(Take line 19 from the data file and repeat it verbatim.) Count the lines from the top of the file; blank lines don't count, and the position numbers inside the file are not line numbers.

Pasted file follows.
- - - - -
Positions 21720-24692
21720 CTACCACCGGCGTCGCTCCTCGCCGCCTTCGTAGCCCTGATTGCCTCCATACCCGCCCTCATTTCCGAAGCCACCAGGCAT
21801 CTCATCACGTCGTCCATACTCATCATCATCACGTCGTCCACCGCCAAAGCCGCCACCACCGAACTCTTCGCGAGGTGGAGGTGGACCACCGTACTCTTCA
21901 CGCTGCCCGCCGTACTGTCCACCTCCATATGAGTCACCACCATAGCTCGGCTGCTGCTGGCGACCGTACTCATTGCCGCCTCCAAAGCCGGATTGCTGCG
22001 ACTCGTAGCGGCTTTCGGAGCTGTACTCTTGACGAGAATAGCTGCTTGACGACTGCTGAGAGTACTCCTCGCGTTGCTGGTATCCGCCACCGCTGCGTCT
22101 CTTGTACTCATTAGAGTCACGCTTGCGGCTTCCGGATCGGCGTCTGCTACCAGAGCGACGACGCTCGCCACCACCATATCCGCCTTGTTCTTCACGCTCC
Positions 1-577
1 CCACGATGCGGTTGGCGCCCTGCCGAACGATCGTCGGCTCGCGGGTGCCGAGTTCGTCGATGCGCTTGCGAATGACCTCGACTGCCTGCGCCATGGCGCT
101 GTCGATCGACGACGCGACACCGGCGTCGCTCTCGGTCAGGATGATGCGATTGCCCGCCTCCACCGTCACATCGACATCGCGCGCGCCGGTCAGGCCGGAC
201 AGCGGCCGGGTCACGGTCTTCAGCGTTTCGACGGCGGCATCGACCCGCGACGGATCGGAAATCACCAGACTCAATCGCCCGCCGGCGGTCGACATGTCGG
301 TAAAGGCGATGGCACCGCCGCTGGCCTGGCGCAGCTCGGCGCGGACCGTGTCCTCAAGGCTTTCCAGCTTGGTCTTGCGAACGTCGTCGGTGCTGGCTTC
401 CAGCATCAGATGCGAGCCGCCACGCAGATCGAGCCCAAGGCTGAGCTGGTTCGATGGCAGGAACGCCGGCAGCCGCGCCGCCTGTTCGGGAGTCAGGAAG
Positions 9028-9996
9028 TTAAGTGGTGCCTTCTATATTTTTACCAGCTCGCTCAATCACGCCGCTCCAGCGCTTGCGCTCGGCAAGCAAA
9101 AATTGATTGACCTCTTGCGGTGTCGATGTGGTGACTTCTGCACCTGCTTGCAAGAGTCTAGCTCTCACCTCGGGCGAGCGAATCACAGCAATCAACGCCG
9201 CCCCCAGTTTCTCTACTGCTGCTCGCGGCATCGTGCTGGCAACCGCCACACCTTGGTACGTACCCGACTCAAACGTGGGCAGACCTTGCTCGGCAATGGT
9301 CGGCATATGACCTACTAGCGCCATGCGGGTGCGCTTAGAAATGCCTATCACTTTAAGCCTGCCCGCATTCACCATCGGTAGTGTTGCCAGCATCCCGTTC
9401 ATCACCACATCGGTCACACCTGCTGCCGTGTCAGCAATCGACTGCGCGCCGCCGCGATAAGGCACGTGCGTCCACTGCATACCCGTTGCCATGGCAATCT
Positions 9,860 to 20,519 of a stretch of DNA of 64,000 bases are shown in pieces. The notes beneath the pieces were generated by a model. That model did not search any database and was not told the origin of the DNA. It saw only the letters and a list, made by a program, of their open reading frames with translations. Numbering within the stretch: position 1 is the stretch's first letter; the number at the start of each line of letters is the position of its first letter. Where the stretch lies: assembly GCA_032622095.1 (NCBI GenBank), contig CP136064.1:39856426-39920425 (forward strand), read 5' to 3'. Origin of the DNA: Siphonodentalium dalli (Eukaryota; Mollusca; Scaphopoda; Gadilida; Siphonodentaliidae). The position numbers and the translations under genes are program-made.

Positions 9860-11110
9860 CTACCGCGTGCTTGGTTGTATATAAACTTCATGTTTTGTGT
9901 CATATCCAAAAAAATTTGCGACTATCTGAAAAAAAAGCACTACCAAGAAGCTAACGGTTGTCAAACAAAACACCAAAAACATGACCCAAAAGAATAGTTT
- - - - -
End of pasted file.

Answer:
Positions 9,860 to 20,519 of a stretch of DNA of 64,000 bases are shown in pieces. The notes beneath the pieces were generated by a model. That model did not search any database and was not told the origin of the DNA. It saw only the letters and a list, made by a program, of their open reading frames with translations. Numbering within the stretch: position 1 is the stretch's first letter; the number at the start of each line of letters is the position of its first letter. Where the stretch lies: assembly GCA_032622095.1 (NCBI GenBank), contig CP136064.1:39856426-39920425 (forward strand), read 5' to 3'. Origin of the DNA: Siphonodentalium dalli (Eukaryota; Mollusca; Scaphopoda; Gadilida; Siphonodentaliidae). The position numbers and the translations under genes are program-made.